In London he had asked me to tell him what some riddles meant to me: A Rolling Stone Gathers No Moss; People Who Live In Glass Houses Shouldn't Throw Stones; and others I forget).
I don't know if I gave him the correct answers.
But apparently not.
I "checked in" at Sibley.
I was on the Ninth Floor, which is (I guess) the traditional floor on which psychiatric patients stay.
I sat down in a room with a jolly fellow named Sarge.
He asked:
"Why are you here."
I said that I didn't know.
Sarge said:
"You'll be out of here in no time."
I soaked in a bath, and then took a shower.
I was on one side of the ninth floor where IN/OUT patients had rooms.
On the other side were patients who were too dangerous to have permission to leave their side of the floor or to leave the hospital.
Remember the movie One Flew Over The Cuckoo's Nest with Jack Nicholson?
I did the same thing that Jack did: I pretended to swallow my medication, but then threw it down the toilet.
My medication was called Thorazine and it made me feel terrible.
So I stopped taking it.
But that didn't stop the public announcements TO COME AND TAKE YOUR MEDICATION.
I met some interesting people.
I met a relative of William Faulkner (a niece I think).
Then there was a lawyer employed by the U.S. government.
He said that his insurance paid for him to come here, and he came to meet and talk to interesting people. He said it was like a vacation for him.
One of my neighbors had tried to commit suicide.
I never asked why.
I believe her name was Karen Johnson.
She told me that she had just interviewed the actor Robert Blake for Playboy magazine.
She and I went on a walk one day.
We were planning to go see the movie Coma, but we never made it.
We got lost.
We did stop for a brief visit at the national headquarters of N.O.R.M.L. (National Organization to Reform Marijuana Laws).
The director asked me if I wanted some herbal tea (no...not that kind), but I said no.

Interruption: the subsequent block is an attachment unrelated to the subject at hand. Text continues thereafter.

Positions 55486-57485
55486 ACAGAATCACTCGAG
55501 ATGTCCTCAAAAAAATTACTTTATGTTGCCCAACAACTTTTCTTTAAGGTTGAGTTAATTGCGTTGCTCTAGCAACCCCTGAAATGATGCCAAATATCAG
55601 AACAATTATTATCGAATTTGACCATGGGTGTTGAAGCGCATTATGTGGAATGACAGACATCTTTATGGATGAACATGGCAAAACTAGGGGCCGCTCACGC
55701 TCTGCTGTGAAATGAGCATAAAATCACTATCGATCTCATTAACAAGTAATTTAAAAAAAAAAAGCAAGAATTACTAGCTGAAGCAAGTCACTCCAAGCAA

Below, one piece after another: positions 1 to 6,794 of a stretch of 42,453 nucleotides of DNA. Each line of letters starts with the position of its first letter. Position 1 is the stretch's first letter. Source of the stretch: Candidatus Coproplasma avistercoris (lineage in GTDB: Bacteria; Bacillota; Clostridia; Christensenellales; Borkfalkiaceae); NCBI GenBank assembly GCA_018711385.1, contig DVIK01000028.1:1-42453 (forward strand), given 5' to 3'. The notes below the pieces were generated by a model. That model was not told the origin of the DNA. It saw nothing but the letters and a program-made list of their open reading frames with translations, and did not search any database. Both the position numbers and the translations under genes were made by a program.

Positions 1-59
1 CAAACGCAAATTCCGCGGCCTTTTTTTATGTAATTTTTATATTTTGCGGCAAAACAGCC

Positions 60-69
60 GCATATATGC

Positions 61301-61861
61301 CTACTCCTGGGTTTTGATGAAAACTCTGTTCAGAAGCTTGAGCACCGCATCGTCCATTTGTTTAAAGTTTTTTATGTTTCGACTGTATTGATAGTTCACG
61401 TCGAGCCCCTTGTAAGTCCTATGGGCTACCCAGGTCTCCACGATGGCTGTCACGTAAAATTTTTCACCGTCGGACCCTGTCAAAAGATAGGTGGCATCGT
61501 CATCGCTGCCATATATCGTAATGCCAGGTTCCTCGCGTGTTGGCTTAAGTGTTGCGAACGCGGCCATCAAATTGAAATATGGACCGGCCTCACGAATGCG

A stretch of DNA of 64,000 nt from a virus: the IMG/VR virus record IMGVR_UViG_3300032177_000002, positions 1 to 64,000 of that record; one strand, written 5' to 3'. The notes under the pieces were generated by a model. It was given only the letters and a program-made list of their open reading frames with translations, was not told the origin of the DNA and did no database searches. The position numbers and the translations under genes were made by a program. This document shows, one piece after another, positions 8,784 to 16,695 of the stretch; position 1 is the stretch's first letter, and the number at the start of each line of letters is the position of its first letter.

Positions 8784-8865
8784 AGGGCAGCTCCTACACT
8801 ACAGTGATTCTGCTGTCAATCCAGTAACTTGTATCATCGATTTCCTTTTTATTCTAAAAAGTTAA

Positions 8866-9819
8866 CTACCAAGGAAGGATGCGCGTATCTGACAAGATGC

She walked to the back with the director.
As I looked out the big window of the office, I watched as a plainclothes policeman took out a police dog from the back of his truck.
They didn't come into the office.
Karen and I finally left, and returned to the hospital.
Another time I took a walk with a very sweet elderly woman.
I think she told me the same thing as the lawyer: she came here to relax!
It was hard to believe!
She told me that Michael Fox lived next to her.
Not Michael J. Fox.
This Michael Fox wrote books about cats.
Anyway, I went with her to a restaurant.
I remember that I ordered a Reuben sandwhich and some kind of mixed drink.
When we finished our lunch, she had to go somewhere else, and so I caught a bus to return to Sibley.
I remember that the Denver Broncos were playing in the SuperBowl (1978).
A radio on the bus had the game on.
Suddenly, I felt horribly sick, and needed to get off of the bus.
I asked the bus driver to stop because I was about to throw up.
He did, and I immediately did so in some bushes.
I was quickly released from Sibley Hospital when I started turning yellow from the Hepatitis that I had.
If you ever want to get out of a psychiatric ward quickly just get hepatitis.
I went to my mother's home to recover from my Hepatitis and to gain some weight from her home cooking.
But I liked my 32'' waist so much that I didn't want to eat too well.
One day I visited a friend in a hospital.
But she was in the hospital to have her appendix removed.
In her room the TV was on and at a low volume, but I could still hear Walter Cronkite say in his indelible voice:
"Today President Daud, president of Afghanistan, was killed..."
Mr. Cronkite also announced the suicide of Freddy Prince.
It was Afghanistan's first coup which made Russia feel it was necessary to intervene and invade.